Consuming and Exporting Models
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This course explores the Azure Custom Vision service and how you can use it to create and customize vision recognition solutions. You'll get some background info on what the service is before looking at the various steps for creating image classification and object detection models, uploading and tagging images, and then training and deploying your models.

Learning Objectives

  • Use the Custom Vision portal to create new Vision models
  • Create both Classification and Object Detection models
  • Upload and tag images according to your requirements
  • Train and deploy the configured models

Intended Audience

  • Developers or architects who want to learn how to use Azure Custom Vision to tailor a vision recognition solution to their needs


To get the most out of this course, you should have:

  • Basic Azure experience, at least with topics such as subscriptions and resource groups
  • Basic knowledge of Azure Cognitive Services, especially vision-related services
  • Some developer experience, including familiarity with terms such as REST API and SDK

We are ready to use our models, so let's see how to consume them from either the REST API or from exported Edge formats. Consuming your model is actually quite simple, once your model is published, a REST endpoint will be available for prediction requests.

To access this API, you just need the following information, which you can quickly obtain from the Custom Vision Portal; the project ID for your Custom Vision project, the model name you set when publishing, Latest, in our case, the prediction endpoint, which is the HTTP address used to access the API, and the prediction key, which is the authentication secret, similar to a password, used to prevent unauthorized access. 

Alternatively, you can also use language-specific SDKs, which wrap the REST API calls into functions that you can call from your code. There are SDKs available for .NET, Python, Java, Node.js, and Go. The response will be a JSON payload, with the following information; a header with general information such as the project and iteration IDs, and an array with several predictions, each one containing; the probability score, a number ranging from zero to one, as we have seen a few times, the name and ID of the tag predicted, a bounding box with the coordinates of the object found, in case this is an object detection model, and the tag type. The tag type can be negative or regular. Regular would be one of the tags that you have created, such as Empire State Building or Eiffel Tower.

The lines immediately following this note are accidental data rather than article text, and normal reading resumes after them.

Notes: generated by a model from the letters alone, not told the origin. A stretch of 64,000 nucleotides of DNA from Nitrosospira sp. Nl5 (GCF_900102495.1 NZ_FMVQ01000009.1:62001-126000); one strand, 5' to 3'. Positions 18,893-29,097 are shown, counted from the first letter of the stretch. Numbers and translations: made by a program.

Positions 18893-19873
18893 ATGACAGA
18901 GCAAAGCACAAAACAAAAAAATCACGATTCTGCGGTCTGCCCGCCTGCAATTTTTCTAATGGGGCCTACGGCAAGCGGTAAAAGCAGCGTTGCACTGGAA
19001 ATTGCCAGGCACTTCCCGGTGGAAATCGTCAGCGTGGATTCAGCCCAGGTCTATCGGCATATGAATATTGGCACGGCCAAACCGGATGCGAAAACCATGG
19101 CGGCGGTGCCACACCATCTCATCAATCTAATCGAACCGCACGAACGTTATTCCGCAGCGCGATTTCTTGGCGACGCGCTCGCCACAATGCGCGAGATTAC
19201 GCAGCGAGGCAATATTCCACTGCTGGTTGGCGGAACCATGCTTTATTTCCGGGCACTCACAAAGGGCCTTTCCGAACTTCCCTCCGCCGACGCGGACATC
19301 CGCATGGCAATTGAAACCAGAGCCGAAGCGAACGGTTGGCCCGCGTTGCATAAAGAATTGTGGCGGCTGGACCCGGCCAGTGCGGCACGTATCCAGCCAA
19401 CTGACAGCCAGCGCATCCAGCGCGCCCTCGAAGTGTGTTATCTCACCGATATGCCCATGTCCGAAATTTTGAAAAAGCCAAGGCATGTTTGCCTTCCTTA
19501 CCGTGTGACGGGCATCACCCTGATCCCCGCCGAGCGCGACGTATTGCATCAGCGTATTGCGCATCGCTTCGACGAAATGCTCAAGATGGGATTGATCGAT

Another option is to export these models to the Edge, such as an iOS, Android or IoT device, or even to a container. This provides the following advantages; it will run locally on the device, with no need to make a REST call. This is important if your device is constantly working offline, such as a drone flying on a farm, with little network connectivity. It will most likely have a faster response, also because it doesn't need REST API calls. This should give a better user experience on an iPhone or Android phone, for example. This might also be slightly cheaper. However, as Custom Vision is a quite cheap Azure service, cost will probably not be a major consideration here.

But wait a second, if running on the Edge is potentially faster, cheaper and more independent, why not use an Edge option always instead? Well, there are disadvantages as well. To run Edge models, you need to use one of the compact domains. These domains are optimized for faster response on a smaller device, which might make your models less accurate. If accuracy is your main goal, then you should use the REST API instead. It might also be the case that your images are already in the Cloud.

For example, assume an architecture where the images are staged in Blob Storage, and processed in a batch by an Azure function or Azure Data Factory. Because the images are already in an Azure data center, the Cloud-to-Cloud communication will probably be the best option, anyway. There are six options available when exporting models, TensorFlow, which is the format for Android devices. You can also export to TensorFlowJS, which allows you to call the model from JavaScript frameworks, such as React, Angular or Vue. This allows you to use the model from a website, as well as being compatible with both iOS and Android. 

Then we have CoreML, which is the preferred format for iOS devices. Another option compatible with both Android and iOS, as well as Windows ML, is ONNX, or Open Neural Network Exchange. Also, Microsoft has released the Vision AI developer Kit, which runs on a Qualcomm device, and helps considerably with simplifying the use of vision solutions. You can even export to OpenVINO, a deep learning toolkit developed by Intel that is optimized for their processors.

Finally, you can also export the models to a Docker container, for both Windows, Linux, and ARM architectures. As you can see, there's no shortage of options if you want to deploy your vision solutions to the Edge. 

Let's now see how to consume and export these models for production use.

About the Author

Emilio Melo has been involved in IT projects in over 15 countries, with roles ranging across support, consultancy, teaching, project and department management, and sales—mostly focused on Microsoft software. After 15 years of on-premises experience in infrastructure, data, and collaboration, he became fascinated by Cloud technologies and the incredible transformation potential it brings. His passion outside work is to travel and discover the wonderful things this world has to offer.